Grabe, W. (2009) Reading in a second language: moving from theory to practice.  Cambridge, UK: Cambridge University Press.


Popular posts from this blog

What Is So Great About Extensive Reading?

I'm collaborating on a research and development project for integrating extensive reading into intensive English programs. After the initial review of the most recent literature, I was quite surprised at the overwhelming positive effects of extensive reading on reading proficiency, comprehension, and motivation. Although I'm still skeptical, I'd like to share the findings with you.

I looked at 17 articles published since 2012. Although this may not seem like much, 3 of these articles were meta-analyses, which investigated a much larger quantity of studies on extensive reading. Only one was not relevant to intensive English programs, bringing it down to 16 articles. Many of these articles came from the 2015 discussion forums in Reading in a Foreign Language. The majority of those discussion forum articles were not empirical studies, but they went in depth answering "What constitutes extensive reading?" After summarizing these answers, this blog post covers the res…

Are you an Open Educator?

Image from What is an Open Educator? According to a recently published article from the International Review of Research in Open and Distributed Learning (IRRODL):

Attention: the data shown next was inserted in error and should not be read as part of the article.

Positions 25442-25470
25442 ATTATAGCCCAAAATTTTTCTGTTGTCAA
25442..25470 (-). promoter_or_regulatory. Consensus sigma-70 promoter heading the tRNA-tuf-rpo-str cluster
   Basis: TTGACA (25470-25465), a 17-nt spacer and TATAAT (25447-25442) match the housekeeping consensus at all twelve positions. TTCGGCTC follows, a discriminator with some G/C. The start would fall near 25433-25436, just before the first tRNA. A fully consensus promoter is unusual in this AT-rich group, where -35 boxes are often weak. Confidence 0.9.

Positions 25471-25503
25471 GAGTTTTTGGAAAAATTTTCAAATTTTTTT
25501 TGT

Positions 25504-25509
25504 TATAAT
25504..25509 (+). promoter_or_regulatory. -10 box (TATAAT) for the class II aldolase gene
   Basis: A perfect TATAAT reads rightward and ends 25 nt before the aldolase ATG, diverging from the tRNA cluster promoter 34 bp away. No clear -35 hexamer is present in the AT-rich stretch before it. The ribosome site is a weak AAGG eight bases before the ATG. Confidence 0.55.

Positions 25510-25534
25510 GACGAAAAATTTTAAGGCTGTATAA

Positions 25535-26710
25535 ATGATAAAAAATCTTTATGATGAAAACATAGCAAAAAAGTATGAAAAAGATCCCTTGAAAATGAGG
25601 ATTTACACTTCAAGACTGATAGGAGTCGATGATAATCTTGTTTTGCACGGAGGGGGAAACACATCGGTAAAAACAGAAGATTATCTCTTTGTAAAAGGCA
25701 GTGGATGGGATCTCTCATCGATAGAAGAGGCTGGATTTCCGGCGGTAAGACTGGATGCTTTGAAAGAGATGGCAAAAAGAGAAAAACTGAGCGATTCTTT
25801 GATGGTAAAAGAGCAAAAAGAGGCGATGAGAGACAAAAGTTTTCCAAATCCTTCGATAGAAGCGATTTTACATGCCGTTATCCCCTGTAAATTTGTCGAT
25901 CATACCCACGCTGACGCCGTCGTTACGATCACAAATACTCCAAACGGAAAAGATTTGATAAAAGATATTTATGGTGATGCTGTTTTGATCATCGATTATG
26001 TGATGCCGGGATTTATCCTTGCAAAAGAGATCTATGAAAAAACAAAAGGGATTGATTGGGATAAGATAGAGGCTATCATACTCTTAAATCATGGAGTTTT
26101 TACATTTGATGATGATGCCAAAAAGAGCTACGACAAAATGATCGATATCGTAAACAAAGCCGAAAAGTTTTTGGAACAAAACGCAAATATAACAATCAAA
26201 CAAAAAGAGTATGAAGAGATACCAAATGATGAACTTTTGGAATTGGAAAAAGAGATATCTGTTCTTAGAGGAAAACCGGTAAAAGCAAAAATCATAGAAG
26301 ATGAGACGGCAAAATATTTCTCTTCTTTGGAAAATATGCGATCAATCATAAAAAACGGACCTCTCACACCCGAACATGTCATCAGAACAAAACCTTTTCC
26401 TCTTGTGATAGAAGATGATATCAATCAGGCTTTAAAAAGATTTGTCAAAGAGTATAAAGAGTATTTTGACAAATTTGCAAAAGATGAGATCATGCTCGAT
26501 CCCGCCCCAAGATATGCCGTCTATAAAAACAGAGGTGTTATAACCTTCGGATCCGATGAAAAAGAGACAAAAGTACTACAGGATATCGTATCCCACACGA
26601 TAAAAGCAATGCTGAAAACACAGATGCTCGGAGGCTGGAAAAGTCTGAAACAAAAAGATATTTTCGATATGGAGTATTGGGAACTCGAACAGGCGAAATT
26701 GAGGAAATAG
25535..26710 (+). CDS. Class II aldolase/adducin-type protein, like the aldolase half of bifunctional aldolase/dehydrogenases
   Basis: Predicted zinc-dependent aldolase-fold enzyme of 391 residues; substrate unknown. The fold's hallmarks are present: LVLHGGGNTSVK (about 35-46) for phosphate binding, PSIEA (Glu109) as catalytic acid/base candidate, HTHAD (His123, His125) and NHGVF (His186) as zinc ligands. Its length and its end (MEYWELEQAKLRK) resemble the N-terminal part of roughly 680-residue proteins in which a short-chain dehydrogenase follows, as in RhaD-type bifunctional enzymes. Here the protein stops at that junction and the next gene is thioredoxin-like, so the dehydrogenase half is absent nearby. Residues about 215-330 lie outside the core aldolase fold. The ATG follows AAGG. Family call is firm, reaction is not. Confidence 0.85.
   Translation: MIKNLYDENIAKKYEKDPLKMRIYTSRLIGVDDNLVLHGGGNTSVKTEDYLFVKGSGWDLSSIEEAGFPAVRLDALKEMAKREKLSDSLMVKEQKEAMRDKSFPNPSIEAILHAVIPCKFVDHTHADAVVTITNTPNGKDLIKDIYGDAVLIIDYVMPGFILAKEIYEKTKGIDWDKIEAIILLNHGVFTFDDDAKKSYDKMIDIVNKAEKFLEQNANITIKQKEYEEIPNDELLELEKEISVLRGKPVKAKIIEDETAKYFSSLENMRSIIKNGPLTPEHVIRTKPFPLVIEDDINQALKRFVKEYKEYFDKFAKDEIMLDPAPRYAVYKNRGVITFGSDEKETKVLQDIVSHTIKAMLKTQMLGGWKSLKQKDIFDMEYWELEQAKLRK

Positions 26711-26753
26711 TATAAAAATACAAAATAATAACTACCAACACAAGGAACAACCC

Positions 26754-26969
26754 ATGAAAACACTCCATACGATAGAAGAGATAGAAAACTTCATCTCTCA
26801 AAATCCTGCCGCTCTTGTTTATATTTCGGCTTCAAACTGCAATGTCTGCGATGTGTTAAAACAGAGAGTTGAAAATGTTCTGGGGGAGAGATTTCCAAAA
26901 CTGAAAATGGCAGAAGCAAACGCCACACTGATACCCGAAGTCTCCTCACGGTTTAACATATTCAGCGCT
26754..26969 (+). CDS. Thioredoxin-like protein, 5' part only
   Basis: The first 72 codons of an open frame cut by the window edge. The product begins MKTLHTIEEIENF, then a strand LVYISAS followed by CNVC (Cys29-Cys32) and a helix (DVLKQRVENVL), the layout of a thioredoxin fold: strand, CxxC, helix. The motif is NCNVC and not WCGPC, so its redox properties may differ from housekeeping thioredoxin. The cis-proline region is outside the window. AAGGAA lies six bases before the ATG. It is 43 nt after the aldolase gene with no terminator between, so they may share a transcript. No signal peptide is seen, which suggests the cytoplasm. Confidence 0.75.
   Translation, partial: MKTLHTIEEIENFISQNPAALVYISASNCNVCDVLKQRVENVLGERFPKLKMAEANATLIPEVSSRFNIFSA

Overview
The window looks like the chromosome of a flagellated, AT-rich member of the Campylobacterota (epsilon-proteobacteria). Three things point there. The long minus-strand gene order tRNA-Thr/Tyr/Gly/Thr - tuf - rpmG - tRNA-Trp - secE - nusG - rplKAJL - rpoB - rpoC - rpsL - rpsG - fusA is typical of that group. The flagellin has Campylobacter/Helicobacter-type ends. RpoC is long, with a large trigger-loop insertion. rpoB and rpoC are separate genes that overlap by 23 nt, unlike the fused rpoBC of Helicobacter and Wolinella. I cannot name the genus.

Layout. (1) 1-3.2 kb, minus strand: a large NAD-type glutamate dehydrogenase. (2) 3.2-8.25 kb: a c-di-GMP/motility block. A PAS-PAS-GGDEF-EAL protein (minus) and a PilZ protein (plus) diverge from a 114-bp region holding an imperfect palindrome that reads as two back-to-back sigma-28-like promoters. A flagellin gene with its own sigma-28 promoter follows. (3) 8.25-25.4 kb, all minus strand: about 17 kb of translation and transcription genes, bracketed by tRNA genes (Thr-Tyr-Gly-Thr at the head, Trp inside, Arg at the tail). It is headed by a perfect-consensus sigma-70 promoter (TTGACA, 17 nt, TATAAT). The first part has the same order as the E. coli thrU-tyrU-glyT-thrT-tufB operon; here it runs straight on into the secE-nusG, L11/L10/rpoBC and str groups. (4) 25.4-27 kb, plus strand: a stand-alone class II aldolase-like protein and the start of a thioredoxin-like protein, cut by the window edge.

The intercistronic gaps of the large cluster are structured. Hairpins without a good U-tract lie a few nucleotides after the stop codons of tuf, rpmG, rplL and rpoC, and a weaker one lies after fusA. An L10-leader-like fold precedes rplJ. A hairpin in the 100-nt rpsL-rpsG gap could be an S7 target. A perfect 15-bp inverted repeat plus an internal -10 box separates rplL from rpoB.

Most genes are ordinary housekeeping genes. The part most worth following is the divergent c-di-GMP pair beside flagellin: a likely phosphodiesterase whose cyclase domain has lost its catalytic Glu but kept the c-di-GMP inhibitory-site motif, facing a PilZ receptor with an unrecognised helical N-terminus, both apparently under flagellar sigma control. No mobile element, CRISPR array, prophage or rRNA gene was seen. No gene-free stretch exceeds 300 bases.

An Open Educator chooses to use open approaches, when possible and appropriate, with the aim to remove all unnecessary barriers to learning. He/she works through an open online identity and relies on online social networking to enrich and implement his/her work, understanding that collaboration bears a responsibility towards the work of others.

Does this sound attractive for English language teachers? It seems to some who offer courses through or with YouTube. But what does it mean "to remove all unnecessary barriers to learning?" Working for free? Not necessarily. If you read the article, it seems you'd be working on a sliding scale depending on the socioeconomic status of the learners, but this sliding scale is a sliding slope. How can poor le…

The Tao of Praxis

Last week, I started reading The Tao of Pooh by Benjamin Hoff to my daughter as part of her bedtime regimen. I bought this book years ago after a colleague recommended it to me when he learned I was interested in Taoism. Since then I have embraced much of its philosophy, but I stop short of calling myself a Taoist. I didn't realize until now that Taoism has deeply affected my attitudes and beliefs towards English language teaching and scholarship, especially concerning the concept of praxis. Below are some examples.

The passage above comes from Chapter 3: Spelling Tuesday, page 26. It's not a subtle attack on academics, specifically those whose goals are to get published to be accepted among an elite circle of scholars. This is particularly striking to me because, at this point in my life, I would like to gain acceptance among this elite circle, which I perhaps naively equate to tenured professors. However, I strive to make my life's work beneficial to English language te…